In 2009, Apps For Democracy invited people to freely create applications using raw data generated by the federal government. Within 30 days there were over 40 working applications produced, and Apps For Democracy continues to be a success. However the 2005 L.A. Times wikitorial regarding the War in Iraq ended up at the opposite extreme in less than 48 hours, as debates turned into "flame wars" and indecent disrespect.
Clay Shirky discusses the difference between these efforts to engage the public, and briefly unpacks three important points to keep in mind when attempting to harness collaborative participation: The nature of the "Contract with the Users"; the need to accomodate the unpredictability of the users; and the danger of "Heisenberg’s press release".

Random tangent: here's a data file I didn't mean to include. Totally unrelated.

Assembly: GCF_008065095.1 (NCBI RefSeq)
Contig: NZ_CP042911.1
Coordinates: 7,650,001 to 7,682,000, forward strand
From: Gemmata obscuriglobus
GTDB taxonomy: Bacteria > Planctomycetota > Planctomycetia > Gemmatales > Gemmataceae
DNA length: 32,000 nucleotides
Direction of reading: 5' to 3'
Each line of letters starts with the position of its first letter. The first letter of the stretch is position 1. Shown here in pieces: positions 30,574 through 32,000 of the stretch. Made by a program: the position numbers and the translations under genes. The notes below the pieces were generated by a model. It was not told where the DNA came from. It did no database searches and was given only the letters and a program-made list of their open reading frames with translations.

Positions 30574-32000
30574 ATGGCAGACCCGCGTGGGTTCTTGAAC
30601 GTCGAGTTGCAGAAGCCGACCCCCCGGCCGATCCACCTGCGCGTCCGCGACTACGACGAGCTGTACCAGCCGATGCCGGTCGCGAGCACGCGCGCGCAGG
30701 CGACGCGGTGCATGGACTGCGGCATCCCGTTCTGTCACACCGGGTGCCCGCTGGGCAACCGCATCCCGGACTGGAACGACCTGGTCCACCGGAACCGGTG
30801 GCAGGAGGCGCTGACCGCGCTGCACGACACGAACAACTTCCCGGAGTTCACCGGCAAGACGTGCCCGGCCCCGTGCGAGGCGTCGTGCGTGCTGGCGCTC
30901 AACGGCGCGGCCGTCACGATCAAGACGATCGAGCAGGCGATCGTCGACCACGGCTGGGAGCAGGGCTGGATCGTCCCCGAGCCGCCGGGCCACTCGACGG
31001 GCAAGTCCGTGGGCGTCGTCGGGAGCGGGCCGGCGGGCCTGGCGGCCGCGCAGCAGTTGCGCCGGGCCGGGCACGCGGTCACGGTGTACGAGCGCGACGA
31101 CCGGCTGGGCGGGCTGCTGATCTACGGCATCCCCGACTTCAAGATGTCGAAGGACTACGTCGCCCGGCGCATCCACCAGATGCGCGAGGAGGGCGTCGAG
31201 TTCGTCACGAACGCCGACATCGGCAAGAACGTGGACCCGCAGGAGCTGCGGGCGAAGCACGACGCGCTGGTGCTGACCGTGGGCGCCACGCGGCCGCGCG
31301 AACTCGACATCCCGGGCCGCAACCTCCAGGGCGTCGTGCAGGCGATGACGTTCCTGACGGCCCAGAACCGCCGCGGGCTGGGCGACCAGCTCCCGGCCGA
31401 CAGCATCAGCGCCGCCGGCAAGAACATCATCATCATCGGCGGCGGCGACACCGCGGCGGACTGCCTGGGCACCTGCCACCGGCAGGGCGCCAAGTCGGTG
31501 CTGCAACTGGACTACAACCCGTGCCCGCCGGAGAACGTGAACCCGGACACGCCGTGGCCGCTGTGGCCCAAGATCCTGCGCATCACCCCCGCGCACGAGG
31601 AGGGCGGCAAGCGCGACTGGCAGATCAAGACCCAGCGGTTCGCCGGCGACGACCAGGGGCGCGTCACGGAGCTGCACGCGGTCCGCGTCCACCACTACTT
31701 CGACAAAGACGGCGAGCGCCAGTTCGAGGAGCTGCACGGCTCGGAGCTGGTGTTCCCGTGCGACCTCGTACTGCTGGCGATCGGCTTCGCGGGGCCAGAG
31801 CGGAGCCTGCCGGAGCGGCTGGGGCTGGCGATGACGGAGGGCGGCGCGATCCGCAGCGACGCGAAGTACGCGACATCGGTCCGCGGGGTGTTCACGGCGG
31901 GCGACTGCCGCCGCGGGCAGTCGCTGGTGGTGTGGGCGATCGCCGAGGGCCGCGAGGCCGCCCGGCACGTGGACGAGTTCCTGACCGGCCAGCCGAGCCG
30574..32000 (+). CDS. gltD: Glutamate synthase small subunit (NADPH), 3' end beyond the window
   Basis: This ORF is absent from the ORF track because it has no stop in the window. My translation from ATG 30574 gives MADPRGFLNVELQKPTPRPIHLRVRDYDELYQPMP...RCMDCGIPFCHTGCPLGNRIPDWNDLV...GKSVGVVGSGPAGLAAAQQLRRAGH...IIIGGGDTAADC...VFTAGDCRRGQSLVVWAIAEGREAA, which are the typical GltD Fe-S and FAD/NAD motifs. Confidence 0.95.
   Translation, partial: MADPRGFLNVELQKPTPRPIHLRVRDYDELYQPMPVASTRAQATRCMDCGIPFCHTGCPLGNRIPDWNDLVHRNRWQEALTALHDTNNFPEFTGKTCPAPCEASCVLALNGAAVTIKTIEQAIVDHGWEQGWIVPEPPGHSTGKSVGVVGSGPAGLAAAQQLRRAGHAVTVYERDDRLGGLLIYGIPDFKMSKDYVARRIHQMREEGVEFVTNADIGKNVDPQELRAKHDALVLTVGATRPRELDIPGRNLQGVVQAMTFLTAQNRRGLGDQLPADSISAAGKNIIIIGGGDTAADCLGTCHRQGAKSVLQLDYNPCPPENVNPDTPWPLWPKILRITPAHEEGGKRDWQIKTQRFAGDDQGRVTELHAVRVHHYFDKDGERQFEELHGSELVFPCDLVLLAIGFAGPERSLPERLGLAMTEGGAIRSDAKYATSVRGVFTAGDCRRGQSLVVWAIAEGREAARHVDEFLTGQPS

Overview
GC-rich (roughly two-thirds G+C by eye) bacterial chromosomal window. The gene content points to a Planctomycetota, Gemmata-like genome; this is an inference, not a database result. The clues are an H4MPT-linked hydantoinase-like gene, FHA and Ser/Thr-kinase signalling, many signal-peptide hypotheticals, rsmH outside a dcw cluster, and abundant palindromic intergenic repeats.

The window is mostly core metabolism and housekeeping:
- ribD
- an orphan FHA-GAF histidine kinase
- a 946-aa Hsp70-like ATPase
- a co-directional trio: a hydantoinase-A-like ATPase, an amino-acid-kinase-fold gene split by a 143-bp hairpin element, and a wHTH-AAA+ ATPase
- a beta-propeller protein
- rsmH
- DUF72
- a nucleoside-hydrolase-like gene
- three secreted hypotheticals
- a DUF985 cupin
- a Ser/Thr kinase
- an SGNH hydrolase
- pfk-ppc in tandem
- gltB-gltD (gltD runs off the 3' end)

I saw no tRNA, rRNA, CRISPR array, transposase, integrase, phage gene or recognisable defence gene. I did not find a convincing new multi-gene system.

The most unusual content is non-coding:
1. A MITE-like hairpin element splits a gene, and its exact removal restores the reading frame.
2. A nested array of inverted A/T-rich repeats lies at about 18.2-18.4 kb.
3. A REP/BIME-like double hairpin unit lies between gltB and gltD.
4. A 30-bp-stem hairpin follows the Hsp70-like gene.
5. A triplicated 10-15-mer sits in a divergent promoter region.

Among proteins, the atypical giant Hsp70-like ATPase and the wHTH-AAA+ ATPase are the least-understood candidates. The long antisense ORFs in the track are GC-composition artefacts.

Shirky also weaves in an experiment by Uri Gneezy and Aldo Rustichini published in The Journal of Legal Studies on how the absence of clarity or firmness of clarity affects users behavior.